Is it really thirty years since ALIENS was released this day in the US in 1986?(!) It wasn’t until my birthday the following year that ALIENS received its first viewing (on my well-worn VCR, of course). At school, earlier that year, returning to class after a memorably rain-drenched lunch hour, it was thrilling – if a tad frustrating – to see that our teacher(!) and some of the other lads were watching ALIENS, thennewly-released on video.

Trust me to walk in during one of the more exciting bits: Ripley squashing one of the creatures under the wheels of the APC. Everyone there knew that this was Brad’s sorta movie, so why wasn’t that dweeb there to watch with them?!

(Ha, that’ll teach me to go study in the library…)

Yeah… but why did this SF movie buff NOT watch this at the cinema?!

The SF rollercoaster ride that Roger Ebert described as “painfully and unremittingly intense” would not be released until the following 29 August when it reached the unsuspecting UK. With a Cert-15 looming ominously over it, there was NO WAY yours truly would have been allowed to get in and gawp at it…

“That’s it, man. Game over, man. Game over! What the fuck are we gonna do now? What are we gonna do?!”

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“All right, sweethearts, what are you waiting for? Breakfast in bed? Another glorious day in the Corps! A day in the Marine Corps is like a day on the farm. Every meal’s a banquet! Every paycheck a fortune! Every formation a parade! I love the Corps!” – Sergeant Apone.

“From his console, Hudson cries out triumphantly: “Found ’em!” He looks at the cluster of blue dots clumped tightly in one area of the screen. “Sub-level C, under the south tower. Looks like a goddamn town meeting.”

The main reason why ALIENS has held up so well over the last three decades is due to the outstanding achievements of its script and vision, both realised by James Cameron.

Creating a sequel worthy of Ridley Scott’s marvelously claustrophobic: ALIEN seemed like an impossible challenge, but this turned out to be the biggest success story of ’86, outgrossing its predecessor and garnering 7 Oscar nominations (it won Best Visual Effects). Cameron has stated in numerous interviews how ALIEN is his fave film. While retaining that original’s scary tone, he imbued his follow-up with unrelenting thrills and suspense.

The title was the writer/director’s idea: “It’s funny… I read an interview with [Dan O’Bannon, screenwriter of ALIEN] that said he was typing away one night at 4:00am, and he was writing:

“The Alien did this; the Alien did that,” and he realized that the word: “Alien” stood out on the page. It was very much like that for me on this film. I was writing away and it was: “Aliens this and Aliens that,” and it was just right. It was succinct; it had all the power of the first title, and it implied the plurality of the threat. It also implied, of course, that it’s a sequel.” 

And from the very beginning, he had conceptualised it primarily as Ripley’s story, with Weaver very much in mind to reprise her first major movie role.

But the actress had still not signed up.

So, Cameron would easily have allowed the studios to offer the role to another actress?

“No!” the director remarked. “Never, never, never!”

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Private Hudson: “Hey Vasquez, have you ever been mistaken for a man? 

Private Vasquez: “No. Have you?”

“Hicks climbs onto a file cabinet and raises a ceiling panel, shining his flashlight inside. The crawlspace is a sickly, gut-wrenching mass of squirming, moist aliens clawing their way forward. Hicks leaps off and fires at the ceiling which bursts, raining aliens. Newt screams. Hudson and Vasquez open fire.”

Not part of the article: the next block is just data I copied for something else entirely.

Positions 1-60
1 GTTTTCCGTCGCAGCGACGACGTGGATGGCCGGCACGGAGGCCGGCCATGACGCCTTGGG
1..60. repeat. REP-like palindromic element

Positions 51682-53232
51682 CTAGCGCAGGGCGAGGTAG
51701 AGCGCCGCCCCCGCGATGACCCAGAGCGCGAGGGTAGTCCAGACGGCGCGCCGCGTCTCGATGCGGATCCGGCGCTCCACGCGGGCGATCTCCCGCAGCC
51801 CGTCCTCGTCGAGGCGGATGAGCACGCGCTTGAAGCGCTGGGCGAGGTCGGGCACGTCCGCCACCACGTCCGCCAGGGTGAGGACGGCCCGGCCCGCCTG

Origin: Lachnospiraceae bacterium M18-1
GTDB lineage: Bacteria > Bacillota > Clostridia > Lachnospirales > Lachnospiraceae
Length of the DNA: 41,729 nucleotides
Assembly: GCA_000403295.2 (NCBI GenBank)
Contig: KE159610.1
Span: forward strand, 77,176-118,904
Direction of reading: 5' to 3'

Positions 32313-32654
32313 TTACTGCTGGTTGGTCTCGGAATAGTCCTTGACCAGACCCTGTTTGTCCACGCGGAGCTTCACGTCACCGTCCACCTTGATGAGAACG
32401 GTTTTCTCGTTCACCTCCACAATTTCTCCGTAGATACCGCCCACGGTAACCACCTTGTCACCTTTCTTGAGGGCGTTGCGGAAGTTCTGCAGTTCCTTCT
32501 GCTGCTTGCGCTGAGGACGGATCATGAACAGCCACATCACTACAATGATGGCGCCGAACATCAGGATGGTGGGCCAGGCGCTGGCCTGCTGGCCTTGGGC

With the sequel, some extension of H. R. Giger’s original nightmarish design was called for.

The Alien Queen was the stupendous result, designed by the movie’s main effects guru: Stan Winston, with Cameron: “I did the artwork, and he did the physical sculptural work. We tried to be consistent with Giger’s motifs, but not necessarily enslaved to them.”

(H. R. Giger was otherwise engaged at the time on Poltergeist II).

Crucially, rather than just a “thing,” the Alien Queen was viewed as a character, hence Ripley’s anguished dialogue towards it, and the extent the FX team went to make the audience accept that “she” was anything but a “7 foot tall actor in a suit.”

In the classic climactic confrontation, Ripley goes up against the Alien Queen in a Powerloader (after all, she has got a Level 6 rating) – one exo-skeleton versus another.

“Both Ripley and I have changed as time has gone on,” Sigourney Weaver observed. “I feel quite at home in this kind of action picture, oddly enough – because I guess I cut my teeth on it.”

And to think when she started production in 1979, and Giger’s design was yet to be unveiled, she remarked:

“For all I knew, the creature was this big blob of yellow Jello running around…” 

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“We’d better get back, ’cause it’ll be dark soon, and they mostly come at night… mostly” – Newt.

“Ripley runs back the way she came. Aliens are coming at them from everywhere. She runs into a side corridor and enters a macabre room filled with eggs. A piercing shriek fills the chamber. Ripley whirls around and sees the most terrifying thing she has ever laid eyes on…”

One reviewer at the time remarked how ALIENS gave Sigourney Weaver “new emotional dimensions to explore.”

The addition of Newt – a lone, female survivor against the xenomorph menace; essentially a pint-sized version of Ripley – offered an emotional – predominantly feminine – subtext usually quite rare in mainstream SF. It allowed Ripley the chance to resurrect her maternal instincts; after having been “lost” for 57 years, she woke up only to find that she’d lost her own daughter just the year previously.